Jacqui (jacqui) wrote,

Late Update From Hawaii; Storms, Sewage Spills, Pele, Hi'iaka, Obake, Heiaus and Centipedes

Hi Everyone, I've been back for a week now, and have just been trying to catch up. Thank you so so much for your wonderful, friendly comments and support. I can't tell you how much I appreciate your taking the time to read my journal and post comments. I read all of them and enjoy you all so much, I'm just trying to find the time to respond.

I have so many new stories to share, but the old ones are cueing up and I've got to log them in before I can share any of the new ones. I'm going to try to share some of my Hawaii/Maui writing and pictures before they're too out of date. Here are some more of the stories that one of the massage therapists at the hotel shared with me.

This is a shot I took of our beach, the beach that is just steps away from our rooms. I love this beach so much and no matter how much time I get to spend here, it's never enough. The skies cleared up long enough to take this picture but you can still see the wind in the palm trees. The water looks really good but it's still full of particles. It was all brown yesterday but luckily the tides are strong and pull a lot of it away from the shore fairly quickly.

Raw sewage spill largest in 20 years.
Man dies from sewage spill, seals, fish and turtles at risk.

The weather has been insane here, rain every day, rain, thunder, and sometimes lightning, but the rain here, ever when it comes down hard, is somehow gentle and warm. It feels good to be out in the rain. This is supposedly the worst series of storms they've had here since the late fifties. The sad thing about these storms, the storms of the last five weeks, is that they have been so persistent and heavy that they are carrying toxic runoff from upcountry and dumping this poisonous sludge into the ocean. I don't know why farmers are allowed to use dangerous pesticides that can end up in the waters, but it seems that they are, and this muddy brown runoff that courses into the ocean is loaded with it. I feel sorry for the turtles, dolphins, fish and sea creatures who will be affected by this. We can get out of or stay away from the water but they can't. I also feel sorry for people who spend years saving up in order to be able to come here for the first time, for just a few days, and find themselves unable to do some of the many things that make Maui so spectacular.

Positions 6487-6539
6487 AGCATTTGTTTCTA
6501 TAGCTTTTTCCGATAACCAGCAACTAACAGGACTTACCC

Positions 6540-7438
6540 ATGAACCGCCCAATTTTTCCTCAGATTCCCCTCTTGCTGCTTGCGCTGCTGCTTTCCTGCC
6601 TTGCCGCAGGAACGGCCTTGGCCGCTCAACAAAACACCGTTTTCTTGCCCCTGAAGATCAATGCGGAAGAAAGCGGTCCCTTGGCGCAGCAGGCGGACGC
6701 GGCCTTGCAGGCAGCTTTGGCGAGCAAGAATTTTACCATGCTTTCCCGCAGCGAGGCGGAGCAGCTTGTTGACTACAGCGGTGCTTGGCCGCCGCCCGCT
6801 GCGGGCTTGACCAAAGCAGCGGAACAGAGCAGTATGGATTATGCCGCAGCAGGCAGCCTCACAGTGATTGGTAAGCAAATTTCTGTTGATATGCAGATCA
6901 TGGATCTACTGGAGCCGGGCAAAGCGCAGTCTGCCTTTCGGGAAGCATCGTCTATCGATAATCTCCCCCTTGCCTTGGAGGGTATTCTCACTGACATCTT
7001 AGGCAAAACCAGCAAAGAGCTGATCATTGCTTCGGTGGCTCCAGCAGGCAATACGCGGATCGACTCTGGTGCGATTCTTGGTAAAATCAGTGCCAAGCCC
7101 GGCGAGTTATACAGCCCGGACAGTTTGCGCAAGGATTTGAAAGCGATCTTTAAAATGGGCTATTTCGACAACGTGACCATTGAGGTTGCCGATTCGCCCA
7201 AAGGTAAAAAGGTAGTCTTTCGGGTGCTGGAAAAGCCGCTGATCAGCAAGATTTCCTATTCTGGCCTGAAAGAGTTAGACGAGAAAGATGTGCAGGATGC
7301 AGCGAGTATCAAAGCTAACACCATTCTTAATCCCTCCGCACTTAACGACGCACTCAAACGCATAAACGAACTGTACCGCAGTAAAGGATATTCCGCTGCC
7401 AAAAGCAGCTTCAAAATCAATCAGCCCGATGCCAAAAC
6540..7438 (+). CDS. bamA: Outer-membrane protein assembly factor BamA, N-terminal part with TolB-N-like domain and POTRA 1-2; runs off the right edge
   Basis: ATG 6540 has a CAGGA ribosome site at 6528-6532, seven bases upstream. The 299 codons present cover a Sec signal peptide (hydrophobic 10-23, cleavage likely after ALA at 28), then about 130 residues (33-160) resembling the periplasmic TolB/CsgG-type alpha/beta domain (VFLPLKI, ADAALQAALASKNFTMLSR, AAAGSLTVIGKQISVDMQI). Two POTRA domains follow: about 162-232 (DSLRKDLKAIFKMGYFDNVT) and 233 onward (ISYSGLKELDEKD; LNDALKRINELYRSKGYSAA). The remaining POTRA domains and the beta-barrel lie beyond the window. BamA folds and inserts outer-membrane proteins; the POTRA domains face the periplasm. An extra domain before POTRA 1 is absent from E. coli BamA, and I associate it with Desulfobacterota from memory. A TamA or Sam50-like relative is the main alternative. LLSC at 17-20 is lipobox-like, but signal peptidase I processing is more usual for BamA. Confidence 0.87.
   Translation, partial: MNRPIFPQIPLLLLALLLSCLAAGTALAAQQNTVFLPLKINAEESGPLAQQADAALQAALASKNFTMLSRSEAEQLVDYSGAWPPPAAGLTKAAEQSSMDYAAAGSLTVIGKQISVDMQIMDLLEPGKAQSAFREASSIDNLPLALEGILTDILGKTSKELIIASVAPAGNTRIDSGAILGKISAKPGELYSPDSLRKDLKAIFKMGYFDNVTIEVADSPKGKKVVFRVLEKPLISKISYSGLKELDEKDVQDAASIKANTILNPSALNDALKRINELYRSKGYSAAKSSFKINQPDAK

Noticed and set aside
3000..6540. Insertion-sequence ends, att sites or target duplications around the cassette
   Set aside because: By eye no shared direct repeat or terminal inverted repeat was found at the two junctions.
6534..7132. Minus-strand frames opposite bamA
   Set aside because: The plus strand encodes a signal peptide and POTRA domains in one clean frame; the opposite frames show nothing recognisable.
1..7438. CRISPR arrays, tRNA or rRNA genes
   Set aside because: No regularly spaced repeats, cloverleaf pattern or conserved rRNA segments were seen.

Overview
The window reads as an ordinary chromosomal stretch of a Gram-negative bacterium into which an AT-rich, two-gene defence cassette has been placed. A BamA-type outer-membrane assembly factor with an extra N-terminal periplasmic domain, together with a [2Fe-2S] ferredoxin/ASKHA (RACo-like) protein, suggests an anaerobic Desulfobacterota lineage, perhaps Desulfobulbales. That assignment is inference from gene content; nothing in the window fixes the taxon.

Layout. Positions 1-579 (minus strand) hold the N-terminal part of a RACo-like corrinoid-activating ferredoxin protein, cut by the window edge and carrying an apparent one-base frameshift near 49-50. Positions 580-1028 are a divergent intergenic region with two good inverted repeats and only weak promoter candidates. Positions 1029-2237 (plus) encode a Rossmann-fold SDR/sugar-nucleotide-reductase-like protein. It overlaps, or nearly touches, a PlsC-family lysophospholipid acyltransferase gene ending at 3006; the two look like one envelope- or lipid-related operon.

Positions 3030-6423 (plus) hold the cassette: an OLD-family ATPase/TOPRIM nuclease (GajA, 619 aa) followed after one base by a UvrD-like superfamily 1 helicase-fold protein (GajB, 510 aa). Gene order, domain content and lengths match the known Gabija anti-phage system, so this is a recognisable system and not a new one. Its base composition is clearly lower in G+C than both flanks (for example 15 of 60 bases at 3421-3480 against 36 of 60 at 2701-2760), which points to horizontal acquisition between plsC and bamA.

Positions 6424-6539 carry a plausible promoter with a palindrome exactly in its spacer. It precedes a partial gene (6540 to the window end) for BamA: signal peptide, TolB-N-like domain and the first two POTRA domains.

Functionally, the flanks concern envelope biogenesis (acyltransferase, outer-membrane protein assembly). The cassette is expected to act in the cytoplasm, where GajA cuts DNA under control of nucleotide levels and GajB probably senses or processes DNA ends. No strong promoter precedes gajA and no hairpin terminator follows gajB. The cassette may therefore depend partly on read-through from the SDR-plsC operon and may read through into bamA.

Everything here revolves around the sea and it really sucks when you can't snorkel because you can't even see your hands in front of your face. It also makes it just a wee bit scary out there because you don't know what's swimming around you. I've seen sea snakes and eels up close but never a shark. As unlikely as this is, I wouldn't want to bump into any of these creatures by mistake.

The worst news by far is the sewage spill in Waikiki. I don't understand how they could have allowed this to happen when they knew they needed to repair their main sewage line over two years ago and had set aside one hundred and forty million dollars to do it. The beaches were officially closed on Oahu but no one has bothered to tell the tourists and some of them are still swimming in the water. That is so wrong, criminally reprehensible really, as people could get super sick from swimming with all of that bacteria.

Oh nooooo, I just found this link when I was hunting around looking for links to share with you. Beau, Scott, and I have all had headaches and sinus infections. Mine started before I got to Hawaii but even with antibiotics it hasn't gone away. Now it's hitting me like a brick that, duh, we were swimming, snorkeling, scuba diving, skim boarding, and surfing in that super dirty run off water, not the poop water in Oahu, but it was definitely brown in Maui. Oh crap. Literally.

These pictures weren't taken at the same time as the writing so they'll be a little out of order and context. I took this picture later in the trip when it was sunnier. These little girls were so cute in their pastel play clothes that I just had to take pictures of them to share with you, but I did feel a little bit like a stalker.